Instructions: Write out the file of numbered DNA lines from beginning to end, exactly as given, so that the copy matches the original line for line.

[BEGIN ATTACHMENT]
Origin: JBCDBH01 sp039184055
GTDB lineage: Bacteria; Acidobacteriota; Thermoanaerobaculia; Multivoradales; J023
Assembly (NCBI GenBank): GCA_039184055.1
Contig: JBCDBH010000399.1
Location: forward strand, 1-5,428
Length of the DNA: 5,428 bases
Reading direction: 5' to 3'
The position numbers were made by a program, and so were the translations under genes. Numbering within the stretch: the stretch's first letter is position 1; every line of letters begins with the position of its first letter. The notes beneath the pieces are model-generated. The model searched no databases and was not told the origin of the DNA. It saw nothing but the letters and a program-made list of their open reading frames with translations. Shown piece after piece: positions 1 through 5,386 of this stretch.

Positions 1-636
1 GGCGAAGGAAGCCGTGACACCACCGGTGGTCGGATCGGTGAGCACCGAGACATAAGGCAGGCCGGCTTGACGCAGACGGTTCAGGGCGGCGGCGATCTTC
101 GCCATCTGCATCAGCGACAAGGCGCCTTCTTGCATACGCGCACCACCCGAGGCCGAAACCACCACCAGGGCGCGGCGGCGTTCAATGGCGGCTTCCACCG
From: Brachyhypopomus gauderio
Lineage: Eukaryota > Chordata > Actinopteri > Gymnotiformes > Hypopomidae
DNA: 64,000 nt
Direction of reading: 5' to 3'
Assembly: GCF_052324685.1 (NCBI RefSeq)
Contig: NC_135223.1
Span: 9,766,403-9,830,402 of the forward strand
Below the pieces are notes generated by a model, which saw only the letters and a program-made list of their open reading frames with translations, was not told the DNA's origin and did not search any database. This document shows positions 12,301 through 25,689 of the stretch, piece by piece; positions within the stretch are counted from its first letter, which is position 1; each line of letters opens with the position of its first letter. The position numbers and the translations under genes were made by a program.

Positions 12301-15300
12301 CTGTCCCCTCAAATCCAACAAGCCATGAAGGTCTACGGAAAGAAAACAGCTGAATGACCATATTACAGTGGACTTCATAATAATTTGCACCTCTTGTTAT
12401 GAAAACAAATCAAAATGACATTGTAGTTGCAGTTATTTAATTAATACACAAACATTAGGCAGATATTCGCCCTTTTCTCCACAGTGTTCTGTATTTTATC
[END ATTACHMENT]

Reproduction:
Origin: JBCDBH01 sp039184055
GTDB lineage: Bacteria; Acidobacteriota; Thermoanaerobaculia; Multivoradales; J023
Assembly (NCBI GenBank): GCA_039184055.1
Contig: JBCDBH010000399.1
Location: forward strand, 1-5,428
Length of the DNA: 5,428 bases
Reading direction: 5' to 3'
The position numbers were made by a program, and so were the translations under genes. Numbering within the stretch: the stretch's first letter is position 1; every line of letters begins with the position of its first letter. The notes beneath the pieces are model-generated. The model searched no databases and was not told the origin of the DNA. It saw nothing but the letters and a program-made list of their open reading frames with translations. Shown piece after piece: positions 1 through 5,386 of this stretch.

Positions 1-636
1 GGCGAAGGAAGCCGTGACACCACCGGTGGTCGGATCGGTGAGCACCGAGACATAAGGCAGGCCGGCTTGACGCAGACGGTTCAGGGCGGCGGCGATCTTC
101 GCCATCTGCATCAGCGACAAGGCGCCTTCTTGCATACGCGCACCACCCGAGGCCGAAACCACCACCAGGGCGCGGCGGCGTTCAATGGCGGCTTCCACCG
From: Brachyhypopomus gauderio
Lineage: Eukaryota > Chordata > Actinopteri > Gymnotiformes > Hypopomidae
DNA: 64,000 nt
Direction of reading: 5' to 3'
Assembly: GCF_052324685.1 (NCBI RefSeq)
Contig: NC_135223.1
Span: 9,766,403-9,830,402 of the forward strand
Below the pieces are notes generated by a model, which saw only the letters and a program-made list of their open reading frames with translations, was not told the DNA's origin and did not search any database. This document shows positions 12,301 through 25,689 of the stretch, piece by piece; positions within the stretch are counted from its first letter, which is position 1; each line of letters opens with the position of its first letter. The position numbers and the translations under genes were made by a program.

Positions 12301-15300
12301 CTGTCCCCTCAAATCCAACAAGCCATGAAGGTCTACGGAAAGAAAACAGCTGAATGACCATATTACAGTGGACTTCATAATAATTTGCACCTCTTGTTAT
12401 GAAAACAAATCAAAATGACATTGTAGTTGCAGTTATTTAATTAATACACAAACATTAGGCAGATATTCGCCCTTTTCTCCACAGTGTTCTGTATTTTATC